FROM Marc Siegel
Doomsday Scenarios When the Soviet Union developed nuclear weapons, the magazine Bulletin of the Atomic Scientists created the Doomsday Clock . As the prospect of nuclear war gets more likely, the minute hand gets closer to midnight. In January, when this program first aired, the hand was moved from seven minutes until midnight to five—the closest it's been since the Cold War. But there's a new twist: global warming has been added as an imminent threat to human kind.
Doomsday Scenarios: What to Believe? When the Soviet Union developed nuclear weapons, the magazine Bulletin of the Atomic Scientists created the "Doomsday Clock." As the prospect of nuclear war gets more likely, the minute hand gets closer to midnight. This week, the hand was moved from seven minutes to night to five --the closest it's been since the Cold War. But in a new twist, global warming has been added as an imminent threat to human kind. Are recent predictions about the end of our species any more credible than those we've already survived? Can we count on unforeseen circumstances and human ingenuity? Does popular culture convey the right message or promote unnecessary anxiety?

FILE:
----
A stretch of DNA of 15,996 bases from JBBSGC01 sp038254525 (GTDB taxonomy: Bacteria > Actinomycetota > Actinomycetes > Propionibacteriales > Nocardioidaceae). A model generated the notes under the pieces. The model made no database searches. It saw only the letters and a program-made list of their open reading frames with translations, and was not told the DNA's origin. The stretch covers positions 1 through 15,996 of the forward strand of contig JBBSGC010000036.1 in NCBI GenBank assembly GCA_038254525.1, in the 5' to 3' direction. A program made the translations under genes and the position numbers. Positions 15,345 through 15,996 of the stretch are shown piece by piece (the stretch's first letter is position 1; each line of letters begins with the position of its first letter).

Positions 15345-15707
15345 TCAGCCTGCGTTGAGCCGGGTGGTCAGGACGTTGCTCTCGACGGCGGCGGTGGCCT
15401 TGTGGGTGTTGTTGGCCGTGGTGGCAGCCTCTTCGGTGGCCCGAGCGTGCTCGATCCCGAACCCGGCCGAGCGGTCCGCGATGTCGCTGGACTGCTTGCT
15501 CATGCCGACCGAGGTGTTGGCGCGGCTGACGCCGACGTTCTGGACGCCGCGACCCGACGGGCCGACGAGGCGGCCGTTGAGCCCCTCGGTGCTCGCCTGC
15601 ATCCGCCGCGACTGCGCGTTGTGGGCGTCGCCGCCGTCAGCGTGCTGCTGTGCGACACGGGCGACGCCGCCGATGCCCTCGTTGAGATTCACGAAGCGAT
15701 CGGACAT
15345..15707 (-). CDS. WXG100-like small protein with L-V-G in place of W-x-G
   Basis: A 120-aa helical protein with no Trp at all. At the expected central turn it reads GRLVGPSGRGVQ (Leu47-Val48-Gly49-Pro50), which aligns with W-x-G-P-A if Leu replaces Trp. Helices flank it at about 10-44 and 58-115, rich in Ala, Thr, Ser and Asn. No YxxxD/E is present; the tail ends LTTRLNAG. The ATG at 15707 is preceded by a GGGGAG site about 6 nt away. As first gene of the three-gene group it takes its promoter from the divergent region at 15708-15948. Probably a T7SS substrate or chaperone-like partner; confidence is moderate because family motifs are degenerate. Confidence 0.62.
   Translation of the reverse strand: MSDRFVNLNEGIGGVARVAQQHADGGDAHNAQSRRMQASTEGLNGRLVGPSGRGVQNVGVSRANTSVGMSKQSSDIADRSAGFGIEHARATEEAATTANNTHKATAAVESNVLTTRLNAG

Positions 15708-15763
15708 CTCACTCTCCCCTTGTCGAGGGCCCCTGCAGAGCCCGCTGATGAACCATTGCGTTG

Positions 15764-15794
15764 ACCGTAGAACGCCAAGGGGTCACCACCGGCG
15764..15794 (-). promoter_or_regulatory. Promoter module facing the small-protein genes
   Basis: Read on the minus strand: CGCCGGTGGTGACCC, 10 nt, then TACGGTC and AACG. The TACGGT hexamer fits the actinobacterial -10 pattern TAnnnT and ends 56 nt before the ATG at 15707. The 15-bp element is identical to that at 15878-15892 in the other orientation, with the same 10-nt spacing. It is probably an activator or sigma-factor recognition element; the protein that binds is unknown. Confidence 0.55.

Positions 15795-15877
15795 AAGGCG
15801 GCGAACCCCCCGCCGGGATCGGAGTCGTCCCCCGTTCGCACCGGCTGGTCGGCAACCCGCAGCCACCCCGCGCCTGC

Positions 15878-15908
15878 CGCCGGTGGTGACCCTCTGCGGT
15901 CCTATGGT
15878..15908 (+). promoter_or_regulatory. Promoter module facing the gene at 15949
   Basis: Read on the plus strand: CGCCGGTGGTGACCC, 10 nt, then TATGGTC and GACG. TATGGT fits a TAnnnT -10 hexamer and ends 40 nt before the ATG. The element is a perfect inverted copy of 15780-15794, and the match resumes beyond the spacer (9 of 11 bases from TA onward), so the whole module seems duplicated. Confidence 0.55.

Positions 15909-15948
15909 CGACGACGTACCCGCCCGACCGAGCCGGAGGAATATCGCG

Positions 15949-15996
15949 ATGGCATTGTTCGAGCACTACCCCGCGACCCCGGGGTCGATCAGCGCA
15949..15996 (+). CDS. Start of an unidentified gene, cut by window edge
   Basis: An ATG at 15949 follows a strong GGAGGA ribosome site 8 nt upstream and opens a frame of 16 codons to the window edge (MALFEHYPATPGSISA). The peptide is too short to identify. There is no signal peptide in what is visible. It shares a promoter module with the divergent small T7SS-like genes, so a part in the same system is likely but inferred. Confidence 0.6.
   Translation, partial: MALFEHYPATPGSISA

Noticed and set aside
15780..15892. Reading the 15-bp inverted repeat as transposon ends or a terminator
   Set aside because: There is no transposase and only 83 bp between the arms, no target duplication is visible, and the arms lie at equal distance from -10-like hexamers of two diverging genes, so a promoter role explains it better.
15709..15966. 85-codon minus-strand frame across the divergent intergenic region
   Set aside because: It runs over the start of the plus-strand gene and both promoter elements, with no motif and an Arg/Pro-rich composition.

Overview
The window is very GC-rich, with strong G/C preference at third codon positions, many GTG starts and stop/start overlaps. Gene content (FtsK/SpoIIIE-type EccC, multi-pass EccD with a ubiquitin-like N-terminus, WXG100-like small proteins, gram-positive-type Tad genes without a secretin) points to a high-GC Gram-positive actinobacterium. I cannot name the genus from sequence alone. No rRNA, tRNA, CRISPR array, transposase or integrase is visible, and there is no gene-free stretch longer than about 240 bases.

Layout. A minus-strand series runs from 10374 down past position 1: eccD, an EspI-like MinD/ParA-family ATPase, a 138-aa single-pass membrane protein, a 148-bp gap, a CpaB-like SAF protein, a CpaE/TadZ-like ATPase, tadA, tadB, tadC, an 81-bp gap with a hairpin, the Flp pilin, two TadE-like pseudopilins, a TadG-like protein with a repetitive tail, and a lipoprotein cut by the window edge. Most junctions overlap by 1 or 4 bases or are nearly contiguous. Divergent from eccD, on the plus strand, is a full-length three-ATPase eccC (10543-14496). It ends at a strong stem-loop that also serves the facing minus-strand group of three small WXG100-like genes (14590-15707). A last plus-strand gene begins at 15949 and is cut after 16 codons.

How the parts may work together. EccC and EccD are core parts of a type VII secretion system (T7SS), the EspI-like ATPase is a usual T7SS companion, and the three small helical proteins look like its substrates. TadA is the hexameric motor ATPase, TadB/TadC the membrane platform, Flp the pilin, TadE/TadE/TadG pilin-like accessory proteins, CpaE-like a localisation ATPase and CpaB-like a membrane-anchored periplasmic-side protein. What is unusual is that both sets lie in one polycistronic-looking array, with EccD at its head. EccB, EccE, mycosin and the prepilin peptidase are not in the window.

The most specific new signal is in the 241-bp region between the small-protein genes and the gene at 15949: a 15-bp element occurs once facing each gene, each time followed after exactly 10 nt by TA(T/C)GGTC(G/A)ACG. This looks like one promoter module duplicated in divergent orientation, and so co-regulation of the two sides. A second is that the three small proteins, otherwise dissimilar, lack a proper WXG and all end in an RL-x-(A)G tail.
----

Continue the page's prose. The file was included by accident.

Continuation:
Trump's 'America First' goes missing abroad In the Middle East, President Trump is changing some policies of the Obama Administration—and reversing his own campaign attacks on Islam as a religion that "hates us." We hear about his visit to Saudi Arabia and what's at stake for the rest of his foreign excursion.
Who's to blame for the opioid crisis? Some of the lawyers who took on Big Tobacco are now going after Big Pharma. It’s all about the deadly epidemic of opioid use. Are the drug companies to blame? What about the users? Later, on today’s Talking Point: making sense of Britain’s upset election.
White House budget proposal slashes and burns President Trump's first budget request is considered dead on arrival in Congress — a familiar development in Capitol Hill. We hear what it reveals about the priorities of the new administration. What's likely to die… and what might survive?
Terrorism and tweets, hate speech and murder Just days before an election, Britain is coping with a rash of deadly terrorism, and Prime Minister Theresa May is on the defensive. And again today, President Trump has tweeted criticism of the Mayor of London. Later, a double murder in Portland, Oregon has revealed the ugly past of a supposedly “progressive” city. One immediate question: is “hate speech” protected by the First Amendment?